I’ve seen people use a water bottle propagation method for all types of different succulents and they always report really high success rates, so it’s definitely worth checking out. They make a bunch of holes or slits in a water bottle, and they stick succulents into the holes so that they’re poking out.
Secondly, how do you grow succulents in water bottles?
Depending on the size of the leaf, you can either set it in a narrow neck bottle filled with water or cover a jar of water with plastic wrap and cut slits to insert and hold your leaf tips into the water. Be sure to set your bottle or jar in a window sill or near bright filtered light.
Hereof, is it better to propagate succulents in water or soil?
Succulent plants sitting in wet soil are exposed to fungus and pathogens in the soil that introduce diseases to the plant, causing root rot. When propagating in water, the plants are not exposed to the pathogens normally present in the soil medium and therefore, they do not suffer from rot.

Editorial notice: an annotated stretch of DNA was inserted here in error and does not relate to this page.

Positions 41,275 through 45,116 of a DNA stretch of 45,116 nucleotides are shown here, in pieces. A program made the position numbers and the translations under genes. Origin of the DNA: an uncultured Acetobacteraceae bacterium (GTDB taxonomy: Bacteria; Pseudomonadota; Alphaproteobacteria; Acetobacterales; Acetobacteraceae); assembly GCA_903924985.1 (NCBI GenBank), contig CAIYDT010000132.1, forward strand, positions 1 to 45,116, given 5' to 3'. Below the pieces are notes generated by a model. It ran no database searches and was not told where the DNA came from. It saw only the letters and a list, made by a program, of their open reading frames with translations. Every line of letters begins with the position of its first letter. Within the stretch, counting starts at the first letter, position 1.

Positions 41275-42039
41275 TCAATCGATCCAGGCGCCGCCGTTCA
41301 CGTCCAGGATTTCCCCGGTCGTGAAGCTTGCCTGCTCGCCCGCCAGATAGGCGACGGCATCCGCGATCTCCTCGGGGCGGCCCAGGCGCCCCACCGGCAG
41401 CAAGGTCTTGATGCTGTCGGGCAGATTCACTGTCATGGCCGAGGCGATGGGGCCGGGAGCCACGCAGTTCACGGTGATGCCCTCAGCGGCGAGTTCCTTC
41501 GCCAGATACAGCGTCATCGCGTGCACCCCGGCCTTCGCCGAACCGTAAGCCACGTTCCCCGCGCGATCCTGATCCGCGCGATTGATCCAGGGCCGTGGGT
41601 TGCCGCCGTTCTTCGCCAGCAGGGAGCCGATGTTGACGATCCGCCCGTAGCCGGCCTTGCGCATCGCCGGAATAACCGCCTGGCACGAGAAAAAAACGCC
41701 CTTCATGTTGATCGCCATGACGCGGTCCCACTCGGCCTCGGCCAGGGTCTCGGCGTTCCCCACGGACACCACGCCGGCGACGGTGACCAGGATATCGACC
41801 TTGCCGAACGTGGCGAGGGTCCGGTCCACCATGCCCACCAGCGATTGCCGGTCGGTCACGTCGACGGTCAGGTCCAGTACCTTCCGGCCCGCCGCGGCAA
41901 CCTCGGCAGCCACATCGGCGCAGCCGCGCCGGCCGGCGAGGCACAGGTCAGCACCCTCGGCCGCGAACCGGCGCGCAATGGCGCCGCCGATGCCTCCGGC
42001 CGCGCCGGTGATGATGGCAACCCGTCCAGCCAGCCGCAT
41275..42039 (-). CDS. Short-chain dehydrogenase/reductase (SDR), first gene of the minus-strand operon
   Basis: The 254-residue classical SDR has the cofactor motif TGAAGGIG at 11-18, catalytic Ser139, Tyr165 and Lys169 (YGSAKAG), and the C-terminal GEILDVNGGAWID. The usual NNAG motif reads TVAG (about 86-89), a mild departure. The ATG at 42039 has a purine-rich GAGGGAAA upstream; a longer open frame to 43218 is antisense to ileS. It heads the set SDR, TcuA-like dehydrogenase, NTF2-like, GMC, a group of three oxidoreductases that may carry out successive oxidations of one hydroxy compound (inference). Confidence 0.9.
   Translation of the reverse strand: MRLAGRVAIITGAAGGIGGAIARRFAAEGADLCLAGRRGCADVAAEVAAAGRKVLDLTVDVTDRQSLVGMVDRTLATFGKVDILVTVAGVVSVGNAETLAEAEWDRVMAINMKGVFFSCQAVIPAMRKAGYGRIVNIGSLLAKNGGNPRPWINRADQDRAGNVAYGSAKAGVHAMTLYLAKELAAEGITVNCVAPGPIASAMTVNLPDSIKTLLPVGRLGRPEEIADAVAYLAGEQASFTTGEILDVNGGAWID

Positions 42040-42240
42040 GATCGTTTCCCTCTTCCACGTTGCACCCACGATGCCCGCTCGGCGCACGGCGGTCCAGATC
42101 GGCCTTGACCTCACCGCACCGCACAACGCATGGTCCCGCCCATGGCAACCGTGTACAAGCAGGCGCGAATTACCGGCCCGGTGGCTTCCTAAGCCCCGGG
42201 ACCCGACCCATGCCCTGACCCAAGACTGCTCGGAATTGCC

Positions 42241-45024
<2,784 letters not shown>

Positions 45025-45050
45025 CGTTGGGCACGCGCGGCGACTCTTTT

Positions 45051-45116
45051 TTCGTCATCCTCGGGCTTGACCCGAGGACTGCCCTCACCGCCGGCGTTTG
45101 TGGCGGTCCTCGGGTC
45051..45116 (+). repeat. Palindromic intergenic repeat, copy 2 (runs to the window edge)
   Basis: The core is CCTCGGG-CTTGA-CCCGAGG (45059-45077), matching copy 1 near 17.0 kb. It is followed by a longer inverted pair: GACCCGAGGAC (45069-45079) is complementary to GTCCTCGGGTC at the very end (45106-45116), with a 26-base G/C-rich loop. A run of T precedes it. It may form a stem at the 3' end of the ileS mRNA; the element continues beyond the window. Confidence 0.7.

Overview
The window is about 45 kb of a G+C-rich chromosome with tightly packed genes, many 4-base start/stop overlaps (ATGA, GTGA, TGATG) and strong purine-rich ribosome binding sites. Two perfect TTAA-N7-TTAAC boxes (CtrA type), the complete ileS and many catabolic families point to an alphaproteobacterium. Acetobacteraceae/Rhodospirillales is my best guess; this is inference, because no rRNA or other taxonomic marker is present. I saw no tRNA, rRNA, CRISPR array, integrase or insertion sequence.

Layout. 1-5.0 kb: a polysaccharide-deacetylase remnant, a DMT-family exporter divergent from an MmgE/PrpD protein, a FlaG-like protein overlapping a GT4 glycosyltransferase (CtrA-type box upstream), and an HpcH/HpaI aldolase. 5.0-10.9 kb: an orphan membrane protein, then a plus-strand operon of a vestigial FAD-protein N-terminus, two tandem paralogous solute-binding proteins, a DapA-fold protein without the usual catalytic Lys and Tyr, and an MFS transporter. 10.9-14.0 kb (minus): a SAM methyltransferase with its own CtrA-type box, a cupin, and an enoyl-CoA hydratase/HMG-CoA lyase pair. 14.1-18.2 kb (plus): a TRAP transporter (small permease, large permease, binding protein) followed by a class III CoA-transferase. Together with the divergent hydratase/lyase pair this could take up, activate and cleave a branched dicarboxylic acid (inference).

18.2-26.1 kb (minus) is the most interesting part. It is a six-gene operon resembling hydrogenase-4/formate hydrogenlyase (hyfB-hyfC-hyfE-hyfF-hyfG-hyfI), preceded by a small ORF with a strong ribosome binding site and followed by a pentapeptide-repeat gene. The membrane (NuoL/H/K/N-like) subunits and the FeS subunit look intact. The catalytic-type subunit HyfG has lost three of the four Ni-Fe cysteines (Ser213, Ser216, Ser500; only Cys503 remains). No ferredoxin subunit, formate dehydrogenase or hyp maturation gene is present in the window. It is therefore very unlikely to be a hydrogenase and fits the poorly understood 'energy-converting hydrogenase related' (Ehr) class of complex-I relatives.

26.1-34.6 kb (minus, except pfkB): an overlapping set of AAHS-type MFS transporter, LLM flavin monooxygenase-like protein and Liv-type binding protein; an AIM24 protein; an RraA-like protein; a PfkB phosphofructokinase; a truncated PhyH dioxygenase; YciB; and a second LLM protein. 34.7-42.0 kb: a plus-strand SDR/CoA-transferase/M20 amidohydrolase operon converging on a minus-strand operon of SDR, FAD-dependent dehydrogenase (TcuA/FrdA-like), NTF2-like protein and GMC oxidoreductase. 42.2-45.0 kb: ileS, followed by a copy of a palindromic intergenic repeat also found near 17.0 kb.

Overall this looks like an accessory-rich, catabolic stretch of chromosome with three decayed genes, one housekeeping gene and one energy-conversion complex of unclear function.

Can you grow new succulents from leaves?
Most popular succulents propagate well from individual leaves or stem pieces. Leaf propagation works best for succulents with fleshy leaves, such as jade plants or echeveria and sempervivum rosettes. To root successfully, the leaf must stay whole.
Like the roots of large succulent plants, the leaves will absorb water from the air around them, so spraying the soil with a spray bottle is usually enough in my experience. Keep an eye on your roots–they may dry out if they aren’t getting enough water.